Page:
Transition towards sustainable transportation

What determines fuel choice?

Document identifier: oai:DiVA.org:ltu-77826
Access full text here:10.1016/j.tranpol.2020.02.008
Keyword: Social Sciences, Economics and Business, Economics, Samhällsvetenskap, Ekonomi och näringsliv, Nationalekonomi, Engineering and Technology, Mechanical Engineering, Energy Engineering, Teknik och teknologier, Maskinteknik, Energiteknik, Fuel choice, Transport policies, Environmental norms, Sustainable transportation
Publication year: 2020
Relevant Sustainable Development Goals (SDGs):
SDG 7 Affordable and clean energySDG 13 Climate actionSDG 3 Good health and wellbeing
The SDG label(s) above have been assigned by OSDG.ai

Abstract:

For the transport sector to become more sustainable, substantial technological and behavioural changes are required. Increased understanding about household choices related to more green alternatives in transportation is needed in order for policy makers to make efficient policies in the future. The main purpose of this paper is to analyze which factors that determines the fuel choice between ethanol and gasoline for owners of flex-fuel vehicles (FFVs). We evaluate how the self-reported fuel choice is influenced by the relative price, as well as individual differences in norms and perceptions about environmental and quality attributes of ethanol. Data was collected through a survey sent to Swedish FFV owners and is analyzed in a binary choice and a LCM framework. Results show that price, perceptions about quality, age and environmental attitudes influence the self-reported willingness to choose ethanol. Furthermore, results show that preferences are not homogenous, three groups are identified; price conscious respondents, ethanol skeptical respondents and respondents with pronounced environmental concern. However, although the motive for introducing and subsidizing ethanol was to reduce climate and environmental impacts, the group that chooses ethanol based on climate and environmental motives is small. The results further reveal that the debate about motor damages from ethanol have had a long lasting effect on the willingness to choose ethanol. Thus, it is necessary to try to prevent or mitigate concerns regarding e.g. potential technical or ethical issues when promoting future technologies or fuels aimed at a sustainable transportation sector.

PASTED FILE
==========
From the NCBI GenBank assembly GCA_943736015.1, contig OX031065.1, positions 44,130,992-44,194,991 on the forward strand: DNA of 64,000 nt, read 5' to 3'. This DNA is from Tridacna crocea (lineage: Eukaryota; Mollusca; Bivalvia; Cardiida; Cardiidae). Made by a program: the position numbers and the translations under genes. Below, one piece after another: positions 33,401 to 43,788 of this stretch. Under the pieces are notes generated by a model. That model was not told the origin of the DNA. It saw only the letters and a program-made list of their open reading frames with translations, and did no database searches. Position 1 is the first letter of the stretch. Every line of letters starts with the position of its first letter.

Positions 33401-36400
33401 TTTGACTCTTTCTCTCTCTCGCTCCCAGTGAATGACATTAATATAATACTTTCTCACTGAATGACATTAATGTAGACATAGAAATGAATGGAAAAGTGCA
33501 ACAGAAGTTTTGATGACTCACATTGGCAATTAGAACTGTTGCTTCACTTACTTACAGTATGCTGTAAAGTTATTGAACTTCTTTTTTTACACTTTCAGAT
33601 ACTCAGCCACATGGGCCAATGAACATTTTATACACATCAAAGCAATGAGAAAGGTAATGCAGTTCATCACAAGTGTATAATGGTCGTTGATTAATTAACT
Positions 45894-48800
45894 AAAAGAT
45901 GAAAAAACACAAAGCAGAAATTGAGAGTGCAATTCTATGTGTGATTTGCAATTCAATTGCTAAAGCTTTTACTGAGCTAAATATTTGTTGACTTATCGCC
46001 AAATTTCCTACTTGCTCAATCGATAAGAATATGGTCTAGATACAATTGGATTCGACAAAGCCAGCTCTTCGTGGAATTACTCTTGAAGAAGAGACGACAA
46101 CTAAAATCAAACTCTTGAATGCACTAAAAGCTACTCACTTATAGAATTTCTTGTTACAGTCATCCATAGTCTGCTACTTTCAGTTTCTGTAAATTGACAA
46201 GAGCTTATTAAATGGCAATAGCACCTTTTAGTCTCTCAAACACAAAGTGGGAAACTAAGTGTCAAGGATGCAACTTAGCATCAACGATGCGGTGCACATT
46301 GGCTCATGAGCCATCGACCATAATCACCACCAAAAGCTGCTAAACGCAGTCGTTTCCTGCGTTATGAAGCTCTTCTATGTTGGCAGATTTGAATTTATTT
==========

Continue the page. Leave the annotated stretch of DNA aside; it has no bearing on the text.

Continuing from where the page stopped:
Authors

Linda Andersson

Luleå tekniska universitet; Samhällsvetenskap
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Kristina Ek

Luleå tekniska universitet; Samhällsvetenskap
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Åsa Kastensson

Luleå tekniska universitet; Energivetenskap
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Linda Wårell

Luleå tekniska universitet; Samhällsvetenskap
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